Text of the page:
Power outages are a normal occurrence. Usually, by themselves, they are no issue, but sometimes they bring with them some minor to major problems. An electric hot water heater not working after a power outage is one such problematic situation. Depending on what has gone wrong with the water heater, it could either be a minor thing or something as significant as a dead water heater.
Water Heater Takes Time To Heat Water
If you have used up all the hot water while the power was out, you have to give your water heater time to heat more water. It is not an instant heating device. Water heaters operating on gas take around half an hour to 40 mins to heat a tank full of water. An electric heater takes around twice as long. Even after the passage of this time if there is no hot water, you have cause for concern.
Check The Power Supply
The power is back up inside the home, but it’s entirely possible that the power supply to the water heater is still not through. There is a probability that after the outage, only partial power was restored and not complete due to some fault. Maybe your water heater is one of the affected appliances. Using a “circuit tester”, you can check whether your water heater is receiving power or not. If not, you need to figure out why. There are a couple of reasons that could be the cause. These are –
1. Tripped Circuit Breaker – Due to a surge in electricity, when the power came back on, the circuit breaker may have tripped. To rectify, you will have to push the tripped circuit breaker back to the “On” position. Once that is done, your water heater should start functioning normally. However, if the circuit keeps tripping, it’s better to ask your local HVAC technician to come and have a look at the problem. Remember the circuit trips only when there is an overload. So, maybe you need to reaccess your electricals and wiring.
2. Cut Or Burnt Wires – While the power was out, a small animal or rodent could have chewed the wiring leading to the water heater. Similarly, the wire may have been cut by mistake or burnt due to overheating. Whatever be the case, the power came back on, but since the wires were damaged, the water heater could not function. You will need to figure out where the wires were cut, chewed, or burnt and replace them. Since this job needs to be performed correctly due to its hazardous nature, let your plumber or electrician deal with it.
3. Faulty Switchboard – The fault could also lay in the switchboard from where the water heater is powered. Maybe the earthing is not proper, or it has a loose connection. If you have some basic idea of electricals, this is something you can check on your own. In case you have any misgivings, it’s best to call your electrician.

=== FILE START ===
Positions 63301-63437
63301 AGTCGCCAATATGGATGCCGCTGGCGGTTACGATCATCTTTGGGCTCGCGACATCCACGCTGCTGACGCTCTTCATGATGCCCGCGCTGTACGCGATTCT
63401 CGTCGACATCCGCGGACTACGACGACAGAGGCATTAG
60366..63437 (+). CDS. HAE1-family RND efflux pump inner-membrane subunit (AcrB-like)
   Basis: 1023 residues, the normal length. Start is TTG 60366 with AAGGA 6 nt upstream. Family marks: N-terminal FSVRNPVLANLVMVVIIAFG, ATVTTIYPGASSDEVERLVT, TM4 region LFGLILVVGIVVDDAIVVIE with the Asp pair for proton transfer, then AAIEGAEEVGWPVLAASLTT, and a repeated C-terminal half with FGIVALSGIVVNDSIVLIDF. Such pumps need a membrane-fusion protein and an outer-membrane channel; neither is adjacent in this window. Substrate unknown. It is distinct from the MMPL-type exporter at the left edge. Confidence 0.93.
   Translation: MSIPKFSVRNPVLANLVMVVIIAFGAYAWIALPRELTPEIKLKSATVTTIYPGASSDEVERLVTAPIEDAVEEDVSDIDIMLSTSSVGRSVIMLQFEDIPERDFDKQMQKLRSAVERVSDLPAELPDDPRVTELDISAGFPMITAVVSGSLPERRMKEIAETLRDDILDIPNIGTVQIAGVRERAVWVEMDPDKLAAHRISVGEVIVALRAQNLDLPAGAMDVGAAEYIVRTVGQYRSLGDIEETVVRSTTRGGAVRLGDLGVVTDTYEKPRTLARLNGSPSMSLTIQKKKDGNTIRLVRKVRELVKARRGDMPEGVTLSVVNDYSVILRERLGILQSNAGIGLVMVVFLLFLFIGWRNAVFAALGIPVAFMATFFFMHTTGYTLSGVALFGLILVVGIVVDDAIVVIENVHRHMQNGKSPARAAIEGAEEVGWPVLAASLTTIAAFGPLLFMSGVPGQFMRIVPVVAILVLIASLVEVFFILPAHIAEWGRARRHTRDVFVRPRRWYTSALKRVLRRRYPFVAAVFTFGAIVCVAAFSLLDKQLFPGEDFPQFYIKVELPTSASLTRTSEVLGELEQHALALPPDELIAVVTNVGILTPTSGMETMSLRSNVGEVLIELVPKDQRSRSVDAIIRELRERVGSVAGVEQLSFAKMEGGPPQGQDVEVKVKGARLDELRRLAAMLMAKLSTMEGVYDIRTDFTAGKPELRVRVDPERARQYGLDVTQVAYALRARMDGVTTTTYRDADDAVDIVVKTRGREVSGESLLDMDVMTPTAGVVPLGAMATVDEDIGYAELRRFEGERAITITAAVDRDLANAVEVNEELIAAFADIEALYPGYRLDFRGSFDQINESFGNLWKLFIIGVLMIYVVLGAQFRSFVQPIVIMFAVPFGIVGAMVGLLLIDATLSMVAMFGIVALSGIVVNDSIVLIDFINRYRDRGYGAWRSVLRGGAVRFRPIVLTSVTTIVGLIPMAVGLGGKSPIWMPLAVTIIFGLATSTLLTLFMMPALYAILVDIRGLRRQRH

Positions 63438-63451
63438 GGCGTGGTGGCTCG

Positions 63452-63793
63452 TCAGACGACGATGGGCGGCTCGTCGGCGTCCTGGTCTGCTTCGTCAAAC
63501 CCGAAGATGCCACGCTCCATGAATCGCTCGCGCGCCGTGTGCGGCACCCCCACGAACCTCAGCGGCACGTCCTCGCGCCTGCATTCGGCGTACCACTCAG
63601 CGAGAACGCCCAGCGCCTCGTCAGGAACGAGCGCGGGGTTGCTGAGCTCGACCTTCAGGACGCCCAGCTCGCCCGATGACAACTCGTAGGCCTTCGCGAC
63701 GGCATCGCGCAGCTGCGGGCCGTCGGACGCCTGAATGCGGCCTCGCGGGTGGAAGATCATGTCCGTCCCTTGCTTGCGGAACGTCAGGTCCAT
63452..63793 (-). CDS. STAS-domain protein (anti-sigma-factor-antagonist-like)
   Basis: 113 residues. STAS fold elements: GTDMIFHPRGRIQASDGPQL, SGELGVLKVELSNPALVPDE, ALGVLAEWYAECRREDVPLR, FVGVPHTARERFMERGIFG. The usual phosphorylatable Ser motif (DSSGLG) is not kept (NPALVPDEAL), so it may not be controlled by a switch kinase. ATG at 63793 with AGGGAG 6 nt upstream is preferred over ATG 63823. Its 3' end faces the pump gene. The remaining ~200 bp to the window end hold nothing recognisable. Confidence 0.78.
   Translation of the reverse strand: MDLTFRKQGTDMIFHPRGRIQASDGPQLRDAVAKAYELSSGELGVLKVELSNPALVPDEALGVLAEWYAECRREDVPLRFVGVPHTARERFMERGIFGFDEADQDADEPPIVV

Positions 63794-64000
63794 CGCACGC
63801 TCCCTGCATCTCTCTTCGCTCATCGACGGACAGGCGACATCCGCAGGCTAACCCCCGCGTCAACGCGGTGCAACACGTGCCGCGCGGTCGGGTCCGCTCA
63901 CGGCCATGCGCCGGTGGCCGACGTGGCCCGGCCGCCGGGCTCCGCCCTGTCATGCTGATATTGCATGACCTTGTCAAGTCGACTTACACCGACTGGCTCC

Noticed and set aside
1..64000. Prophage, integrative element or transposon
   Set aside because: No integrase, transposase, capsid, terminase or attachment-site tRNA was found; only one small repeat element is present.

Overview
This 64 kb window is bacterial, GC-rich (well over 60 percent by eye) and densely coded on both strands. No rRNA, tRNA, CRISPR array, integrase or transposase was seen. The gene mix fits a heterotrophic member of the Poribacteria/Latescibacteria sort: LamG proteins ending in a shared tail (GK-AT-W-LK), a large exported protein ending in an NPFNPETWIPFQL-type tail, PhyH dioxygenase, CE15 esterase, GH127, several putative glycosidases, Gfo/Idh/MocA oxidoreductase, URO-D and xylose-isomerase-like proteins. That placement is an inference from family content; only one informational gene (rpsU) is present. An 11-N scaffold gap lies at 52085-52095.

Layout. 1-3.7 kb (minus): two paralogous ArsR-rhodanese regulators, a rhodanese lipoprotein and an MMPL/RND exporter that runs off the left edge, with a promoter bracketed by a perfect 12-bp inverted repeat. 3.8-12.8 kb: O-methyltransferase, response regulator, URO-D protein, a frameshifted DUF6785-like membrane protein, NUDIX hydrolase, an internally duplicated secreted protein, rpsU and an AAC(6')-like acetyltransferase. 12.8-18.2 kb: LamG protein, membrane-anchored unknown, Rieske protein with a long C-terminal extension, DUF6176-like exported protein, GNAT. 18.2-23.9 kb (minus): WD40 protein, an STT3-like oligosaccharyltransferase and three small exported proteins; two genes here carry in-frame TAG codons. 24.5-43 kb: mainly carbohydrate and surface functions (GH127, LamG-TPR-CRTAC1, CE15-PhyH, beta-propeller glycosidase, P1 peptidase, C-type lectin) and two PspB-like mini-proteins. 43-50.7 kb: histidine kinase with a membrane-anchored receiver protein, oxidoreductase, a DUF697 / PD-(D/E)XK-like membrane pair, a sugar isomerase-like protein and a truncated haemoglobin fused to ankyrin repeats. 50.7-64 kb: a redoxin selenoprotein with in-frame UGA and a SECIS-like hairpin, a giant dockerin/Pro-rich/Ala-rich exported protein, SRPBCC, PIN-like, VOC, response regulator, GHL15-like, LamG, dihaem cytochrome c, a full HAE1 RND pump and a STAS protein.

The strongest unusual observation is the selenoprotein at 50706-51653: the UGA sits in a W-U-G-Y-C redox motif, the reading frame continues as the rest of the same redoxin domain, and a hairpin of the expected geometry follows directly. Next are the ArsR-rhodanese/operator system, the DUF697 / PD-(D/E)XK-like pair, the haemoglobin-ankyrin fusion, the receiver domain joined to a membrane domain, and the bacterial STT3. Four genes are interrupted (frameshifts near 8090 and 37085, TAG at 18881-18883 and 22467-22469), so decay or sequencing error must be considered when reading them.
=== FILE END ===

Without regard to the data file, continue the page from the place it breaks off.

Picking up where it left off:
4. Plug Problems – Just like a faulty switchboard, the plug that connects the water heater to the power supply source too could have loose connections. Open the plug and tighten all wires. If any wire is hanging free, put it in its correct position and tighten the screws. Your water heater should be all set to take care of your household demands for hot water.
All the above are possibilities when the water heater is not receiving power. If, however, its power supply is on, you need to look at a few additional things such as –
1. Thermostat Malfunction – The thermostat of the water heater could have malfunctioned; the power outage was just an excuse. Try resetting the thermostat by first bringing it down to zero. Wait for a couple of minutes and take it to the desired temperature. Hopefully, your water heater not working after the power outage should be resolved. If this does not work, the chances are that you may have to replace the thermostat itself. Call your local plumber, to check it out and replace it, if required.
2. Low/High Voltage – Your water heater needs a certain minimum voltage to operate. Most residential water heaters operate at 220/240 volts and some at 110/120 volts. If the voltage is less than the minimum or higher than the maximum, as a safety feature, it will shut down or not function. If your water heater is not getting adequate voltage, it is probably because there is a problem with the electrical system of your home. You need to get this checked immediately by a trusted and qualified electrician. Once the voltage is back to normal, your water heater will resume functioning on its own.
3. Burnt Heating Elements – Quite possibly, the heating elements of your water heater have all burnt out. This is usually a gradual process and happens as your water heater gets older. You can try replacing the burnt elements to extend the life of your aging water heater. To be honest, if your water heater is more than a decade old. it is recommended to buy a new one.
4. Tripped Reset Button – Another possibility is that your water heater’s reset button has tripped. A faulty thermostat, shorted heating element, and loose wiring may be the cause of this trip. Until you correct this trip your water heater will not work. This reset button is usually red in color, and when it trips, it pops out. You have to push it back in.
A power outage on its own will never harm a water heater. However, when the power comes back, a sudden voltage surge can fry the water heater. This will happen only if the circuit breaker does not work. It is thus essential to make sure that the electrical system of your home is reliable and trustworthy. Other than that, your local plumber or plumbing company should be able to take care of any water heater problems. Do not ever tinker with your water heater on your own. It is not a toy you can play with.